122 F.3d 1071
Ricardo GARCIA, Petitioner-Appellant,
Kay WALTER, Respondent-Appellee.
United States Court of Appeals, Ninth Circuit.
Submitted Aug. 25, 1997.**
Decided Sept. 5, 1997.
NOTICE: Ninth Circuit Rule 36-3 provides that dispositions other than opinions or orders designated for publication are not precedential and should not be cited except when relevant under the doctrines of law of the case, res judicata, or collateral estoppel.
Appeal from the United States District Court for the Western District of Washington, D.C. No. CV-95-01418-JCC; John C. Coughenour, District Judge, Presiding.
Before: SCHROEDER, FERNANDEZ, and RYMER, Circuit Judges.
Ricardo Garcia, a Washington state prisoner, appeals the district: court's denial of his 28 U.S.C. § 2254 habeas corpus petition after his guilty plea for rape. Garcia contends that his guilty plea was involuntary, he received ineffective assistance of counsel, and he was denied assistance of counsel at a critical stage in his trial. We have jurisdiction pursuant to 28 U.S.C. 2253. We review de novo, Norris v. Risley, 878 F.2d 1178, 1180 (9th Cir.1989), and affirm.
I. Guilty Plea
Garcia contends that an evidentiary hearing should be held to determine if his guilty plea was voluntary because he was coerced into making his plea. Garcia asserts that he pleaded guilty because of the prosecution's threat to present evidence that he used a deadly weapon during the commission of the rape and this threat amounted to coercion.
The court's decision to deny an evidentiary hearing is reviewed for abuse of discretion. See Bonin v. Calderon, 59 F.3d 815, 835 (9th Cir.1995). A determination of whether a guilty plea is voluntary is reviewed de novo. See United States v. Anderson, 993 F.2d 1435, 1437 (9th Cir.1993).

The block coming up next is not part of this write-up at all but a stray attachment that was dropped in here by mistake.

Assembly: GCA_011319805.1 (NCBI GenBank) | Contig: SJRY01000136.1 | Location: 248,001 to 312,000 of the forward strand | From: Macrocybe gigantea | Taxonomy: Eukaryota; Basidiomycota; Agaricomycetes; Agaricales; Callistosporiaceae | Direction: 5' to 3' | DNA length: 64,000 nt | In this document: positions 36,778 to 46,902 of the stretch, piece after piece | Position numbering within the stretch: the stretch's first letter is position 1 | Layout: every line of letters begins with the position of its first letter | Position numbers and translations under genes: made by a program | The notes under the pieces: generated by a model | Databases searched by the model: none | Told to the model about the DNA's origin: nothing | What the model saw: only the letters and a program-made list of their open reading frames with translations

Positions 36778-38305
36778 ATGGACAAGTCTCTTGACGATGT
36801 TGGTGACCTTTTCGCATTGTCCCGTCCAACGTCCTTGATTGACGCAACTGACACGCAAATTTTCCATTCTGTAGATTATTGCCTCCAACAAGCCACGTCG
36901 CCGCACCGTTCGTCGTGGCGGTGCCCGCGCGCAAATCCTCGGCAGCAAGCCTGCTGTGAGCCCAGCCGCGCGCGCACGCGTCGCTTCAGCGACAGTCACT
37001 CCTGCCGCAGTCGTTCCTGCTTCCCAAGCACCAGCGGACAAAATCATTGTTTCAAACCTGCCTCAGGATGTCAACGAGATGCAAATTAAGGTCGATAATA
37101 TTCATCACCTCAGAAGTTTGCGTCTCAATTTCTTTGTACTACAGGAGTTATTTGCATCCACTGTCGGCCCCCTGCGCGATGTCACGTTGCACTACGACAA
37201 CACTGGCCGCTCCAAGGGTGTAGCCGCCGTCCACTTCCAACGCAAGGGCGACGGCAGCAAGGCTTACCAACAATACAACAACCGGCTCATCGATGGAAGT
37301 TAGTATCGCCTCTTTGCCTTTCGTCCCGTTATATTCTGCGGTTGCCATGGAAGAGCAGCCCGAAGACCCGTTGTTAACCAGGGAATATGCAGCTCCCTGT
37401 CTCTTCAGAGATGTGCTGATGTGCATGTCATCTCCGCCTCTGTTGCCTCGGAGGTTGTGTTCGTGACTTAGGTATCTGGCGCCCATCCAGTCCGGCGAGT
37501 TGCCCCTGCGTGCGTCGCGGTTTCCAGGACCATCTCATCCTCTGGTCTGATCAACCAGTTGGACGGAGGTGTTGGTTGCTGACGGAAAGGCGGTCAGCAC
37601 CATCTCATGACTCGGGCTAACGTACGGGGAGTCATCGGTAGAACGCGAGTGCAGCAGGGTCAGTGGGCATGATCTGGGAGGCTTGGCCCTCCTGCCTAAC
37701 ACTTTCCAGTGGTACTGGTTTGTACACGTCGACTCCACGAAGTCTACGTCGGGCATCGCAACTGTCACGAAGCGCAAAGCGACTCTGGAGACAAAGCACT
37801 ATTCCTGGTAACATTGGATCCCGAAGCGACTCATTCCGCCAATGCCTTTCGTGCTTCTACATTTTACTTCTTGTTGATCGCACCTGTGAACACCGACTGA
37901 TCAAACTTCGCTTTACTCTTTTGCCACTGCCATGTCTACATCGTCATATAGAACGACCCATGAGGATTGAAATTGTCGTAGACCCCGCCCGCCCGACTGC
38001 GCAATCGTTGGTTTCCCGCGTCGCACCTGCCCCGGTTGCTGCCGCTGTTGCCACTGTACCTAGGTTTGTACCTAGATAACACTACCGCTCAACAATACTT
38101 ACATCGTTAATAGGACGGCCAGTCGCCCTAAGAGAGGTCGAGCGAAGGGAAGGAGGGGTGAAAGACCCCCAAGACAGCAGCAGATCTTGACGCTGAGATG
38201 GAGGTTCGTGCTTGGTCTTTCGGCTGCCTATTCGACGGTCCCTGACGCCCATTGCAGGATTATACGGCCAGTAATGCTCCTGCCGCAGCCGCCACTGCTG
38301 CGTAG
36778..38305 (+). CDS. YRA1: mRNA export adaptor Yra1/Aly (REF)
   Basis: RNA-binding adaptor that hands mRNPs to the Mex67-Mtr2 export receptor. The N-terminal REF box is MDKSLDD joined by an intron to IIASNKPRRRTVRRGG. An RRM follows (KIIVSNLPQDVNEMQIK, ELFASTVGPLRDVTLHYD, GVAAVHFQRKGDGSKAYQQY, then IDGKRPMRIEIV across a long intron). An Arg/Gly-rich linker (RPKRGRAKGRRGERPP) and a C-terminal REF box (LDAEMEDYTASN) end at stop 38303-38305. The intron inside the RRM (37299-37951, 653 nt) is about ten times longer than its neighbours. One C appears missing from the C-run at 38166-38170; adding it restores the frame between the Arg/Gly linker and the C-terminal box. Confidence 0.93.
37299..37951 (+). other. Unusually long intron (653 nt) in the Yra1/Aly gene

The district court must hold an evidentiary hearing if (1) the petitioner's allegations, if proved, would entitle him to relief, and (2) the state court trier of fact had not reliably found the relevant facts after a full and fair hearing. See Townsend v. Sain, 372 U.S. 293, 312-13 (1963); Turner v. Marshall, 63 F.3d 807, 815 (9th Cir.1995). An evidentiary hearing is appropriate if necessary to determine whether a guilty plea was voluntarily and intelligently made by a state defendant. See Wilkins v. Erickson, 505 F.2d 761, 765 (9th Cir.1974).
A guilty plea must be voluntary and intelligent to comport with the guarantees of due process. See Boykin v. Alabama, 395 U.S. 238, 242-43 (1969). A court can determine whether a defendant's guilty plea was voluntary only by considering all of the relevant circumstances surrounding it. See Brady v. United States, 397 U.S. 742, 749 (1970). A guilty plea can be voluntary only if the defendant enters the plea fully aware of the direct consequences of his plea. See id at 748-49; Torrey v. Estelle, 842 F.2d 234, 235 (9th Cir.1988).